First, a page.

Why Place and Race Matter — Now in Spanish

Engaged Institutions

Advocates in California’s Central Valley are targeting resources from the state’s Safe Routes to School program—paid for with federal transportation funds—to low-income communities. In the past, resources for this program have been more focused in higher-income communities across California. Advocates are seeking resources for low-income areas, both urban and rural, that lack sidewalks and other physical infrastructure to make walking or biking to school a safe alternative to driving as well as a viable alternative to increase physical activity and reduce obesity.

Such cross-boundary innovations are evident in a growing movement known as “engaged institutions.” Organizations of all sorts—from street-level service providers to K-12 schools to world-class universities—are increasingly recognizing they are part of the fabric of a community, and they are stepping up to the task of making it a healthy place for all.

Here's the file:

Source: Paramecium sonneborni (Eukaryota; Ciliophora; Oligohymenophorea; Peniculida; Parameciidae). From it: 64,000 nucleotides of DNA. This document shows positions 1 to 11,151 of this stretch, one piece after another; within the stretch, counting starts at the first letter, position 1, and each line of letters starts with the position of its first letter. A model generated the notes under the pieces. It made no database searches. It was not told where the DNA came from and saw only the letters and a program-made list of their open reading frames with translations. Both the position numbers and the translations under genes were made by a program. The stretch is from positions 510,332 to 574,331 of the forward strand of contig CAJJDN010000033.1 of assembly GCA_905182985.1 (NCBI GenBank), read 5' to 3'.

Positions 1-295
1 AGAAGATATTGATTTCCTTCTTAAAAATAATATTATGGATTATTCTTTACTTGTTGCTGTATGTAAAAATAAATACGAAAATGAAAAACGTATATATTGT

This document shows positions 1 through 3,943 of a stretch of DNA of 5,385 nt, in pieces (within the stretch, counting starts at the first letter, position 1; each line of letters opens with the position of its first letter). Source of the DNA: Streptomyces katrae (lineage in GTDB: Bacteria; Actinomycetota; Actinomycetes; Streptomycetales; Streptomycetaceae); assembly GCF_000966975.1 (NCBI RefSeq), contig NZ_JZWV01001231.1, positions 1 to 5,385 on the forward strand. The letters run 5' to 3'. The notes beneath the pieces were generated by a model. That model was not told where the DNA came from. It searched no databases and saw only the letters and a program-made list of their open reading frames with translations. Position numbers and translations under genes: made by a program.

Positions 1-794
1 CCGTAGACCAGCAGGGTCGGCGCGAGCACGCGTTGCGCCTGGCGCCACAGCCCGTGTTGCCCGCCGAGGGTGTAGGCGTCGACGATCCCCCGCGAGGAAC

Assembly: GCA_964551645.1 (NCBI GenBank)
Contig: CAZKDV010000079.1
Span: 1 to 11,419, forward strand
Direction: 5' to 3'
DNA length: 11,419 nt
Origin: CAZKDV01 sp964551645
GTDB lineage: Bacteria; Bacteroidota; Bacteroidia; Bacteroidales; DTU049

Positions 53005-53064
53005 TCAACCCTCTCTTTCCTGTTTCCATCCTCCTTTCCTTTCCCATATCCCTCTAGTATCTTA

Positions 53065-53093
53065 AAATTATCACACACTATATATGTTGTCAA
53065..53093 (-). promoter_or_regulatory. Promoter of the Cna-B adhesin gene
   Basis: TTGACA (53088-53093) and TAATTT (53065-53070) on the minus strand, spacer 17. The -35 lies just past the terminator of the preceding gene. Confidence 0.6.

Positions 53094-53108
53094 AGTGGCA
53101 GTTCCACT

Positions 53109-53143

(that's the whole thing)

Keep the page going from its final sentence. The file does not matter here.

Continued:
• Excerpt from Why Place & Race Matter written by Judith Bell and Mary M. Lee of PolicyLink and funded by The California Endowment.
  • Available for free download in English or Spanish.

 

Consider:

Are there “engaged institutions” in your community?

Who are they and what are they doing to make places healthy for all people?

What can citizen advocates do to help?

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